Greater than $97,000 and less than $403,000

$70.00 + your plan premium

$500,000 or above

$750,000 or above

$403,000 and above

$76.40 + your plan premium

How you can coordinate Medicare with a health reimbursement arrangement or a health stipend

If you’re an employee approaching age 65 with a health reimbursement arrangement (HRA) through your employer, you may wonder how you can coordinate this health benefit with Medicare coverage. Because Medicare is considered an eligible insurance plan, you should be able to use your HRA funds to cover your Medicare premiums.

Integration between Medicare and HRAs can be tricky, but it's very doable, depending on your HRA type. Out of the HRAs that are available, the qualified small employer HRA (QSEHRA) and individual coverage HRA (ICHRA) can coordinate with Medicare.

HRA funds can help eligible people pay their Medicare premiums and other qualified medical expenses not covered by their insurance. Unfortunately, integrated HRAs don’t work with Medicare because they can only be used in conjunction with group health insurance plans.

If your employer offers you an employee stipend, you have even more flexibility. Health stipends provide employees with a fixed amount of money to use on healthcare. Since they are much less regulated than other health benefit options, stipends can be used to pay for Medicare premiums, health services, and out-of-pocket expenses.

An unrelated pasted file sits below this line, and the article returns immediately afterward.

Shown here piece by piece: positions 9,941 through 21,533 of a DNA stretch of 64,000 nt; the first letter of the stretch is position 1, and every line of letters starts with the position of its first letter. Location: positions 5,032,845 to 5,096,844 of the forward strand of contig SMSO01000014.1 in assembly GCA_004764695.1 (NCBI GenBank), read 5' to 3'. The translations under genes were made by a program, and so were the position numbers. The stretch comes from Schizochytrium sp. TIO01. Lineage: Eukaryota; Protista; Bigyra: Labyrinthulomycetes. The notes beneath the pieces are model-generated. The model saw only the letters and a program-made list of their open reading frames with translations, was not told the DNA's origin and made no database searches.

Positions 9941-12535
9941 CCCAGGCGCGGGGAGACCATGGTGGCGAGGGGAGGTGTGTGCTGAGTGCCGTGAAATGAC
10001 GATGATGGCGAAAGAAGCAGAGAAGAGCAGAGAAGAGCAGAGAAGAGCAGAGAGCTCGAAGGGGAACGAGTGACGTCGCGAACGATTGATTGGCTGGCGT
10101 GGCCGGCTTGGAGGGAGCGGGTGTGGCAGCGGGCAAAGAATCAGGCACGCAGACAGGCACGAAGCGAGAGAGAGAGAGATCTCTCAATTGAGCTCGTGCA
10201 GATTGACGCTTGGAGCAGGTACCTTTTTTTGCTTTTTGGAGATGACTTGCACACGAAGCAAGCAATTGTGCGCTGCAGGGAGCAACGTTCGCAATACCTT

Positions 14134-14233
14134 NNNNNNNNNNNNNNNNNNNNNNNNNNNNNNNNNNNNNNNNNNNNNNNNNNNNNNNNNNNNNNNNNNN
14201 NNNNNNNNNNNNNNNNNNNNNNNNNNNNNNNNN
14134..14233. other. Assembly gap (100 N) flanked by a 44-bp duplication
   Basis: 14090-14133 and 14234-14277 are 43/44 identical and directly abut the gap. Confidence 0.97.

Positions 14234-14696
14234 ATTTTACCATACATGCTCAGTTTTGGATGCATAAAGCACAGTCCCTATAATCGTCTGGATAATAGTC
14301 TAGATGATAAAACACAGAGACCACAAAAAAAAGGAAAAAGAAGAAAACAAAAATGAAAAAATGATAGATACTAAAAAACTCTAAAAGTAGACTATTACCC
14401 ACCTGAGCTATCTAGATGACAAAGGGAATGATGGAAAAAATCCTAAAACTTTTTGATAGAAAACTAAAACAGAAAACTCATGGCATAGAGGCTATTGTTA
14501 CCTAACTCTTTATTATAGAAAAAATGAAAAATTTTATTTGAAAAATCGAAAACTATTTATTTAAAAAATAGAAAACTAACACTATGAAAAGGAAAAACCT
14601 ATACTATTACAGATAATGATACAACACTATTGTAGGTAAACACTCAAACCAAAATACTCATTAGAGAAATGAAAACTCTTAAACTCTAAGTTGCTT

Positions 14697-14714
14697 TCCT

However, these stipends are considered taxable income, so use of these may increase your tax liability.

Conclusion

Understanding Medicare premiums is crucial for accurate financial planning for those aged 65 and older. Plan premium costs can sometimes be overlooked; if you’re not prepared, you could be hit with expensive health insurance bills.

If determining your Medicare premiums alone seems daunting, work with your tax advisor for further financial assistance. And if your employer is offering an HRA or health stipend through PeopleKeep, our award-winning customer support team can help you with your Medicare coordination questions and concerns.

This article was originally published on October 17, 2021. It was last updated on May 30, 2023.

1. https://www.hhs.gov/answers/medicare-and-medicaid/who-is-eligible-for-medicare/index.html

2. https://www.medicare.gov/basics/get-started-with-medicare/medicare-basics/what-does-medicare-cost

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Elizabeth Walker

Elizabeth Walker is a content marketing specialist at PeopleKeep. She has worked for the company since April 2021. Elizabeth has been a writer for more than 20 years and has written several poems and short stories, in addition to publishing two children’s books in 2019 and 2021. Her background as a musician and love of the arts continues to inspire her writing and strengthens her ability to be creative.